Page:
23 23 Ages 3 to 4 The Sorting Years. "To sort, you need to conceptualize what makes things the same," He can separate the silver coins from the copper ones,big from the little, ridged from the smooth. 23

24 24 Ages 4 to 5 Have truly learned to count can start to think about coins in terms of value and equivalence: a pair of dimes is 2 but also 20 cents; a quarter is 25 pennies, 5 nickels, or 2 dimes and 1 nickel. 24

25 25 Ages 5 to 6 Their understanding of basic math deepens. Barbara B. McGrath identifies money as a favorite counting tool (after candy and snacks, of course). "hands-on manipulatives" are a good way to ensure an interest in math. 25

26 26 Ages 6 to 7 They begin to (fitfully) grasp fiscal abstraction. "Stores should just keep a bucket of money by the cash register," my son once mused. "It would make it so much easier for everyone to buy things." 26

27 27 Ages 6 to 7 Concepts like how you can spend money when you don't have it, how you get it, and what it pays for are hard enough for adults to grasp — it's no surprise most children are mystified by them. Kids may be baffled that an entire box of toothpicks costs a mere 79 cents ("Didn't someone have to whittle all of those?"). 27

28 28 Ages 7 to 8 With allowance comes deferred gratification, earned interest, and learned generosity. And when your kids become historians of inflation ("A Coke really cost five cents?" we asked then; "Candy bars were only 25 cents?" 28

29 29 Ages 9 to 10 As the complexity of mathematics multiplies, money buys your child a real- life occasion to practice new skills. "It's a fantastic way to learn about decimals and place value," "But fractions are trickier. 29

30 30 Ages 11 to 12 Quigg describes financial abstraction as "an ever-evolving understanding," and now the age of innocence is past. Big kids are full of hard questions about loans and credit. 30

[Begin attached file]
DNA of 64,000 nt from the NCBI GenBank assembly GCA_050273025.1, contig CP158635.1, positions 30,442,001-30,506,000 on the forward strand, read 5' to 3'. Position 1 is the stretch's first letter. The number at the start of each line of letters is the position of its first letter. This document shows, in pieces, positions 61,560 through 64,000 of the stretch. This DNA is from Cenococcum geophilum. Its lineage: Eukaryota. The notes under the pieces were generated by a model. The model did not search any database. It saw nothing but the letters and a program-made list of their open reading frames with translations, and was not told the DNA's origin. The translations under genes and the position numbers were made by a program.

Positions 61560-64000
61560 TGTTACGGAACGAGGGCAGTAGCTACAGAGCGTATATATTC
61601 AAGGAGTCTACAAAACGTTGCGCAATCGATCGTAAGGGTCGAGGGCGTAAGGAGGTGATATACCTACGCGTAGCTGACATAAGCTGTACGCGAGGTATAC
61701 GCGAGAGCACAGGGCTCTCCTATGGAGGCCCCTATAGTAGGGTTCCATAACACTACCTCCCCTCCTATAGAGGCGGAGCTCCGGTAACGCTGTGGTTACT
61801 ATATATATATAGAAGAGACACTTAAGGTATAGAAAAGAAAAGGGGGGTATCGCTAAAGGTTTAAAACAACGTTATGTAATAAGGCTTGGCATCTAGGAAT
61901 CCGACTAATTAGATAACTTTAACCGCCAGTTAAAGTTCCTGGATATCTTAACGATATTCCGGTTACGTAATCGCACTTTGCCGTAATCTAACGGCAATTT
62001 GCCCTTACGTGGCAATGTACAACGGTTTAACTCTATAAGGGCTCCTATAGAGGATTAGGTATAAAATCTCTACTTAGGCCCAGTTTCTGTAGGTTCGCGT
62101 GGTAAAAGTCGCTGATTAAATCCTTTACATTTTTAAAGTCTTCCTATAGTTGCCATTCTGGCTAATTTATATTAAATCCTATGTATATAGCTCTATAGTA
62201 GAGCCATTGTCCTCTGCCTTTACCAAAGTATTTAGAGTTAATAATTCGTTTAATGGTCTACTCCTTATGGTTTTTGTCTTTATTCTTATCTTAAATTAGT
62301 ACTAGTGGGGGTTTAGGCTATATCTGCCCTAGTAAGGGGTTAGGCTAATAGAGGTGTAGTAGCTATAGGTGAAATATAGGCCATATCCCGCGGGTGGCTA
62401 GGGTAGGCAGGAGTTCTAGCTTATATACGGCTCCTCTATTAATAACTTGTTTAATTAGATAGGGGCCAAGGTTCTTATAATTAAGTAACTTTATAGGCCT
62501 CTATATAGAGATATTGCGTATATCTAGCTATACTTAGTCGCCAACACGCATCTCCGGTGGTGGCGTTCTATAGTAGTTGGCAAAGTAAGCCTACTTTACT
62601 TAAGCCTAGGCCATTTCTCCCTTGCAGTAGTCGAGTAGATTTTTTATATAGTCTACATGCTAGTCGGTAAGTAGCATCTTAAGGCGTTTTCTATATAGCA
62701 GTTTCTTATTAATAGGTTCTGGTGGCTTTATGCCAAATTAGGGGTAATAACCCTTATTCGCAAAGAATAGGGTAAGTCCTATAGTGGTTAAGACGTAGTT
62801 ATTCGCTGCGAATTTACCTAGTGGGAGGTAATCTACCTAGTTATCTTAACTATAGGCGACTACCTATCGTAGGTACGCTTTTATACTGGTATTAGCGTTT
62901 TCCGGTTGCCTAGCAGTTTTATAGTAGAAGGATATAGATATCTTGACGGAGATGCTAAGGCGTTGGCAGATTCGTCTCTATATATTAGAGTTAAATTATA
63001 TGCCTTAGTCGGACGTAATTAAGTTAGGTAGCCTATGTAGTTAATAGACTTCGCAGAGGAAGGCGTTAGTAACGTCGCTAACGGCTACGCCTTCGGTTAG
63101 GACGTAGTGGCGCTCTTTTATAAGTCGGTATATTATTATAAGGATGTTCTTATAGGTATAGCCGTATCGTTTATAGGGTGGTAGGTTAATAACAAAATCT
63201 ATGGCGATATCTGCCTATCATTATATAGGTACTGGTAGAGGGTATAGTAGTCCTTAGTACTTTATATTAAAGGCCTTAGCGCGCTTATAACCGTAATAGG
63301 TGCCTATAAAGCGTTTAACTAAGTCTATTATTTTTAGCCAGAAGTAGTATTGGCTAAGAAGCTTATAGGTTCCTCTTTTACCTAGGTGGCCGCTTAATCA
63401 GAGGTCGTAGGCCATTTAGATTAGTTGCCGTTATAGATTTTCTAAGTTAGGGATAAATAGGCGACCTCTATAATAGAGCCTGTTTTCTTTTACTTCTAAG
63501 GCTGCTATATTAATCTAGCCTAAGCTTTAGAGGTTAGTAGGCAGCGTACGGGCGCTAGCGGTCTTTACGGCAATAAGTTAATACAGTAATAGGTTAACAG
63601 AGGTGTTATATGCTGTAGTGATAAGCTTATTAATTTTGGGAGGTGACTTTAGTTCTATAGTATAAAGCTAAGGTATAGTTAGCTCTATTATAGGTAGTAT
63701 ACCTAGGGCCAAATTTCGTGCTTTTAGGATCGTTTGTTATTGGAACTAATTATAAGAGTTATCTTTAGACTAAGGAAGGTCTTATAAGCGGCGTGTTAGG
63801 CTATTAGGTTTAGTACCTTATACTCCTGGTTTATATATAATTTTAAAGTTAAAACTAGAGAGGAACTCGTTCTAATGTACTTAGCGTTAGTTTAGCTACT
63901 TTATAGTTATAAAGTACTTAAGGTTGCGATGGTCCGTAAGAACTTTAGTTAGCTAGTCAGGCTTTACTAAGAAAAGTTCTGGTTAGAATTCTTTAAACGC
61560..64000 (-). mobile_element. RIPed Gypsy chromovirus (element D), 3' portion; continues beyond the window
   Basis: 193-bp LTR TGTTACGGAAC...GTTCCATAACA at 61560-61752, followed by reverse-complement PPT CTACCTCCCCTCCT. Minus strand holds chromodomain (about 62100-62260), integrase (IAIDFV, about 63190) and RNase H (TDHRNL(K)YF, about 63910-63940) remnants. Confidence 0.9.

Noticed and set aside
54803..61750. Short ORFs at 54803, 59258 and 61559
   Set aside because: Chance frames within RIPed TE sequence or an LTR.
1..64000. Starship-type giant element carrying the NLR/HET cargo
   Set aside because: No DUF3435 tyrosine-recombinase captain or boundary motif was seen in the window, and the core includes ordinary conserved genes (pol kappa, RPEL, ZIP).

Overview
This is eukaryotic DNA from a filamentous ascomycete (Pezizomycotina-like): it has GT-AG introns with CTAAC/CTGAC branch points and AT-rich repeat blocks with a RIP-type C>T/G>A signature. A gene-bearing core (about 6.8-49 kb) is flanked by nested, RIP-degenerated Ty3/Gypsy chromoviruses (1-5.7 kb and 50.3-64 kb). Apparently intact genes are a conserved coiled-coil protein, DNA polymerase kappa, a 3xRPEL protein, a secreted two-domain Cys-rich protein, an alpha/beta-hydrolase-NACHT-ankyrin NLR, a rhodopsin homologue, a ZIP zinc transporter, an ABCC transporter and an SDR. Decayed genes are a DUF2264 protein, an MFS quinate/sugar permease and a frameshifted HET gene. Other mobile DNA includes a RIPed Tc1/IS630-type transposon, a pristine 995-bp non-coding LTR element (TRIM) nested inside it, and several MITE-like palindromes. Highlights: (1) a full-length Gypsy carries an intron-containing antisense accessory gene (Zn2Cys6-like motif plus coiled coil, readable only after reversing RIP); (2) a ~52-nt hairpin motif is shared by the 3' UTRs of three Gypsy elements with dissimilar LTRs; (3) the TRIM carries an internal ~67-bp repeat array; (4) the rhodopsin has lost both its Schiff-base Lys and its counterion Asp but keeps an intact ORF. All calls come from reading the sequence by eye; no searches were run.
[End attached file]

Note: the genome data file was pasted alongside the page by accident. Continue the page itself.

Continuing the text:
31 31 The Right Chore for the Right Age By Cheryl Roberts Choose the Right Chore for the Right Age - Child Development | Wondertime

32 32 12-month-olds: "Great imitators." Characteristic: Newfound mobility Skill: Grasp and release Good jobs: Picking up toys to drop in a bin Smoothing bed covers, sweeping — by imitating

33 33 18-month-olds: "Can't do everything they think they can." Characteristics: Problem solving; new attention span Skills: Strength and coordination Good jobs: Serving from a tray Watering a garden, washing produce Helping to feed or groom a pet Using a mechanical carpet sweeper 33

34 34 2-year-olds: "Routine and ritual are very important." Characteristics: Increased hand-eye coordination and concentration Skills: Following directions, sorting Good jobs: Spreading peanut butter or cheese Dusting, sweeping, wiping a counter, washing windows Sorting laundry, silverware, toys Washing, stirring, mashing food 34

35 35 3-year-olds: "Work is still play." Characteristic: More awareness of significance of help Skills: Sorting and arranging Good jobs: Setting the table Using kitchen gadgets, with supervision: sifter, rolling pin, cheese grater, mortar and pestle Planting, weeding, raking, digging, arranging flowers Pouring tasks

36 36 4-year-olds: "Love anything new and relish their independence." Characteristics: Increased precision; increased sense of responsibility Skills: Making things; taking things apart and putting them back together Good jobs: Using still more gadgets: peeler, pitter, slicer, food mill, juicer, whisk, even — with close supervision — a true paring knife Hanging wash on a line, neatly folding dry clothes Simple, supervised woodworking 36

37 37 5-year-olds: "Like to please." Characteristics: Sense of confidence; expanded curiosity about how things in the house work Skills: Understanding what a job is; tackling even uninteresting jobs Good jobs: Big supervised jobs, such as vacuuming or taking out trash Behind-the-scenes jobs, such as removing the vacuum bag or coming along to the dump 37

38 38 6-year-olds: "Full of energy and enthusiasm." Characteristic: Independence Skills: Beginning reading and math Good jobs: Measuring — for recipes, pet food, laundry soap Reading to a younger sibling Noticing what needs to be done, and helping out 38

39 39 Hope this sparked some ideas! 39